But if Laurenzi is a suspect, why wasn’t he identified as such in Braun’s hearing? If anyone believed the sample was really tampered with, why wasn’t the FBI called in? Maybe what we need, when this is all over, is to throw back the curtain, have Braun’s brief in his appeal, and Major League Baseball’s brief, made public, so we can make up our own minds about the facts as they were presented to the arbitrator, Shyam Das, who eventually made the ruling that overturned Braun’s suspension.
Maybe the biggest question of all for Braun is this: When did what was a chain-of-custody defense in private become a tampering defense in public?
That’s where we are. Braun clearly wants to suggest — in a nuanced presentation largely prepared by his big-time media handlers — that his sample might somehow have been tampered with, and the only person who could have done that is Mr. Laurenzi.
What Braun doesn’t answer, maybe because he can’t, is why Laurenzi or anybody else wanted to tamper with that sample, why somebody was out to get Ryan Braun, one of the great young stars of baseball, the face and future of the Milwaukee Brewers franchise.
We are apparently supposed to believe that the man who collected Braun’s sample went home, and began the process of altering it in what would have had to be a rather brilliant scientific way. Added synthetic testosterone to both A and B samples, resealed the sample without the lab detecting that he’d done that, then fooled lab testing as sophisticated as there is in sports. WikiLeaks wasn’t nearly this brilliant.
We keep hearing these vague suggestions that he, Braun, might sue somebody. He ought to make sure he doesn’t get sued himself by Mr. Laurenzi, and have to face the discovery phase of a trial like that.
For now Braun wants to stand for all victims all the way back to Capt. Alfred Dreyfus. But you keep coming back to this: A victim of whom? Baseball? You think the commissioner wanted this? Bud Selig once owned the Brewers, he lives in Milwaukee, he loves the Brewers and the success they had last season as Braun was becoming the MVP of the National League, he loves his sport’s smallest market drawing like gangbusters, the way the Brewers did last year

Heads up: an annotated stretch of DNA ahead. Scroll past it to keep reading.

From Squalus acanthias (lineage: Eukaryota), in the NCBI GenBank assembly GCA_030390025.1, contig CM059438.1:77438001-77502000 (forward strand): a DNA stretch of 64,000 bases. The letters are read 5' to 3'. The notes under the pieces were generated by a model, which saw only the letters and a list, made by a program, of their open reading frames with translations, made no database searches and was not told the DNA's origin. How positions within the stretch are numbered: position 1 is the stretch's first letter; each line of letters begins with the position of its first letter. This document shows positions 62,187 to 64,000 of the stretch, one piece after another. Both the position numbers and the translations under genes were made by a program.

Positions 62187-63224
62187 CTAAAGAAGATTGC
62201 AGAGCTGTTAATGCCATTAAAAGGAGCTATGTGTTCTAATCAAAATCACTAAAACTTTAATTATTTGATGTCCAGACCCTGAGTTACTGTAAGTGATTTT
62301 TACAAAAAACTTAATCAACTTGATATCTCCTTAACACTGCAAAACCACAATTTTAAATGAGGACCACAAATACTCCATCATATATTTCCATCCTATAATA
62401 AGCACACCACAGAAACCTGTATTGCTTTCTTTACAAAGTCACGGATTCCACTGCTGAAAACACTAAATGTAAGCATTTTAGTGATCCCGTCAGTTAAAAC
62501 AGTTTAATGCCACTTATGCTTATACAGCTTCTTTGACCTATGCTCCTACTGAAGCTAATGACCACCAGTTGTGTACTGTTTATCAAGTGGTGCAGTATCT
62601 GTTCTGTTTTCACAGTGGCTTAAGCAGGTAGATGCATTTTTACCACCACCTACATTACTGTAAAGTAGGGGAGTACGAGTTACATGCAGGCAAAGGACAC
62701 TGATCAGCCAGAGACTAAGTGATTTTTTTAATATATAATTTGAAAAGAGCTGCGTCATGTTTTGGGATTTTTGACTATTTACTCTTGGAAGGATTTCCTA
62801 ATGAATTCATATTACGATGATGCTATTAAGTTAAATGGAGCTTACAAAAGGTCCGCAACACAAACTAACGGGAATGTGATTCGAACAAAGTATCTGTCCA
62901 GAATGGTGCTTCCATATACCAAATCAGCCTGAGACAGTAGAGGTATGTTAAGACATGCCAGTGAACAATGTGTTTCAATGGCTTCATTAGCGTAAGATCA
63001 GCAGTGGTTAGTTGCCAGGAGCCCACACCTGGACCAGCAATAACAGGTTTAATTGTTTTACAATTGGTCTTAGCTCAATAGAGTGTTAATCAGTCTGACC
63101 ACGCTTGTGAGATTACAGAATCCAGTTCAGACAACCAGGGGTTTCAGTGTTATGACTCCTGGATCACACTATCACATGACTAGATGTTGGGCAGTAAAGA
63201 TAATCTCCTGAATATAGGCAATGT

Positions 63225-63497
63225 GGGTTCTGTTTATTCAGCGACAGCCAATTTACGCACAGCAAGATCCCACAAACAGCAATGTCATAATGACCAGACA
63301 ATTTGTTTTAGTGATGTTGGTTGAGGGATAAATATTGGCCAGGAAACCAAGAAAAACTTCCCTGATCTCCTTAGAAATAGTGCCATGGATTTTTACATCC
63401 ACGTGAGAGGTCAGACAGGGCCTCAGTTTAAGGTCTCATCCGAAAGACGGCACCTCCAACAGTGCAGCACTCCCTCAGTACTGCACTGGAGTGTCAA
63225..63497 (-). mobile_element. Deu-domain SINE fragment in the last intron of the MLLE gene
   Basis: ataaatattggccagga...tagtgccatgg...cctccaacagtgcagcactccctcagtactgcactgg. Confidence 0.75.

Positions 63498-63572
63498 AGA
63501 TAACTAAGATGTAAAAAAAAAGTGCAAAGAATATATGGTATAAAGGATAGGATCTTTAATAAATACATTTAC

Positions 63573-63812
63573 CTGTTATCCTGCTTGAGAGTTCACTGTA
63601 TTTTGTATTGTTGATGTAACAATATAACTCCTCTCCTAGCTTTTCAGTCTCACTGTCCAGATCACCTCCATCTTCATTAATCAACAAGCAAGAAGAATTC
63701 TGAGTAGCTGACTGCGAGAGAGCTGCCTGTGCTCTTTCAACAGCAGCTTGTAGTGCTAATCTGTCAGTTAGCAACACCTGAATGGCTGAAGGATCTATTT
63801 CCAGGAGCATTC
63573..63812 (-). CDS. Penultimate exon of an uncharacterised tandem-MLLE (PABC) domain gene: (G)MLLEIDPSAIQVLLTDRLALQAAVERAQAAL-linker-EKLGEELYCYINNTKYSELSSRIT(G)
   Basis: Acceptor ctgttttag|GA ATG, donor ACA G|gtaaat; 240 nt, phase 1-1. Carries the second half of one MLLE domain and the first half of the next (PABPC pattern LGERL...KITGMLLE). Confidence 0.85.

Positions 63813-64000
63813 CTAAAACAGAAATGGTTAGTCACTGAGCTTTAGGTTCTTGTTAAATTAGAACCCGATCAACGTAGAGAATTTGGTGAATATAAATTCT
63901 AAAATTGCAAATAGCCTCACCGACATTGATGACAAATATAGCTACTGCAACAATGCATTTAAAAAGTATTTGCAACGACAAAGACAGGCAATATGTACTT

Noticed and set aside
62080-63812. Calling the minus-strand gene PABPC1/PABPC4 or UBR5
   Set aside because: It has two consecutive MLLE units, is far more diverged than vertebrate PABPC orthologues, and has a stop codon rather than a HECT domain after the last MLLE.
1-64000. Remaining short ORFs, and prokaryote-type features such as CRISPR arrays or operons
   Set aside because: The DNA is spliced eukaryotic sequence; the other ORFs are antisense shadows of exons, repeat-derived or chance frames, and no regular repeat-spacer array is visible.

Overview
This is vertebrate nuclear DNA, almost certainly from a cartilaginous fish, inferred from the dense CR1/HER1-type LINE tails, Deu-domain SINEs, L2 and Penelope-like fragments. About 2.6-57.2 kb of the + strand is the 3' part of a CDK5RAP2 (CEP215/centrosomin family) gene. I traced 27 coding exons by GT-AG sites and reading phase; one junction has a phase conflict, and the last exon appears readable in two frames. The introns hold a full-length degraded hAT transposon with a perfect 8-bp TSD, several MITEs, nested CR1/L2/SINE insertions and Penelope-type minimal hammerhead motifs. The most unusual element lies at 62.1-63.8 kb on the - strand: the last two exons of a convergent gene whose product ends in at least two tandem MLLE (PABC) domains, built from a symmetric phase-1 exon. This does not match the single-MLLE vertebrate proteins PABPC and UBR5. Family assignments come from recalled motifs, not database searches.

Braun has a perfect right to clear his name and he’s got a lot of heavy hitters trying to help him do that, people who absolutely don’t care how many fingers have to be pointed to do that, we were all made pretty clear on that Friday. Though you wonder whose brilliant idea it was to make Laurenzi out to be some kind of criminal.
Braun has a perfect right to say that the test was wrong, even though he didn’t beat the rap saying the test was wrong, he beat the rap on the chain of custody issue. Braun, because of the laws of baseball, can now go play out his career and continue to earn more than $100 million and be the guy around whom the Brewers are built for a long time.
The people who say that the appeal system worked here have a right to say that. All those who don’t care whether athletes take performance-enhancing drugs have a right to cheer on Ryan Braun for beating the rap, and baseball’s system of justice on this.
Make up your mind about this, and whether you think Braun was the victim of a bad test, or some vast and bizarre left-field conspiracy. Make up your own mind, if you’re not a Brewers fan, how much you care.
Just don’t be shocked when reasonable people decide that Ryan Braun is full of something besides synthetic testosterone.